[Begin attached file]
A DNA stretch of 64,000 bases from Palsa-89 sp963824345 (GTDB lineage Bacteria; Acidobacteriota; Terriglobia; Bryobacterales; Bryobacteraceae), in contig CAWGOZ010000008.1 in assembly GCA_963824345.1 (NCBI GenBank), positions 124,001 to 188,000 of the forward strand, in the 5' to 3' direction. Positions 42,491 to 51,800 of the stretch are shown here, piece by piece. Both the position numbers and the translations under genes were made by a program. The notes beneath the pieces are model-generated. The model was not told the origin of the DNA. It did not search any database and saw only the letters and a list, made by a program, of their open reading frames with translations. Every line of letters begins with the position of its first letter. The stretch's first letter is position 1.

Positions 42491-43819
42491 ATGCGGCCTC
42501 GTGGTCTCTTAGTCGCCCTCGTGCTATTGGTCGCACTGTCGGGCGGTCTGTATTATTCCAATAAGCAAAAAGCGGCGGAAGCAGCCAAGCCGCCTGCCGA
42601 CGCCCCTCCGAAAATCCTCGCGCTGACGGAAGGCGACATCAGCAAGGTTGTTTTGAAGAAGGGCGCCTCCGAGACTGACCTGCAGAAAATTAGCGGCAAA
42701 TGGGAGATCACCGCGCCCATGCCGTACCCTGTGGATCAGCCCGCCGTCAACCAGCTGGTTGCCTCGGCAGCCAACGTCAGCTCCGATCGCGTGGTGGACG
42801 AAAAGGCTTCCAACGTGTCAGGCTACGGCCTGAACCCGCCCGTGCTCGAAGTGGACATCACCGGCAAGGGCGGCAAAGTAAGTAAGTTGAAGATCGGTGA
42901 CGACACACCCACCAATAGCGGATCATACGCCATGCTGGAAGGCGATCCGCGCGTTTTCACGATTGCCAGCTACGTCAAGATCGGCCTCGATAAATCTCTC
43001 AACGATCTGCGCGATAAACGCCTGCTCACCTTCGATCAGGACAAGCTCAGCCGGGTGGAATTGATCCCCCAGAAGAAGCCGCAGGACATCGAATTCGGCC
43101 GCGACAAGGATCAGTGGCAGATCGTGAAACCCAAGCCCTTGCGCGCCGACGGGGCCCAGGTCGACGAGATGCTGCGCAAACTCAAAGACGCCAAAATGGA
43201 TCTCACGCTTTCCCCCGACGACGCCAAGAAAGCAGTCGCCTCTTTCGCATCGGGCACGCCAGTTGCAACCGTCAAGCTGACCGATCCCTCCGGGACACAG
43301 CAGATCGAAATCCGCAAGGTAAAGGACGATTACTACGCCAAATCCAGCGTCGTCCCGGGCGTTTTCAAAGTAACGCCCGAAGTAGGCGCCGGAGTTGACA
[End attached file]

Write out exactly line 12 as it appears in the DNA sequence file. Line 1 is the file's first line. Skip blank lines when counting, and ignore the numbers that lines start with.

43301 CAGATCGAAATCCGCAAGGTAAAGGACGATTACTACGCCAAATCCAGCGTCGTCCCGGGCGTTTTCAAAGTAACGCCCGAAGTAGGCGCCGGAGTTGACA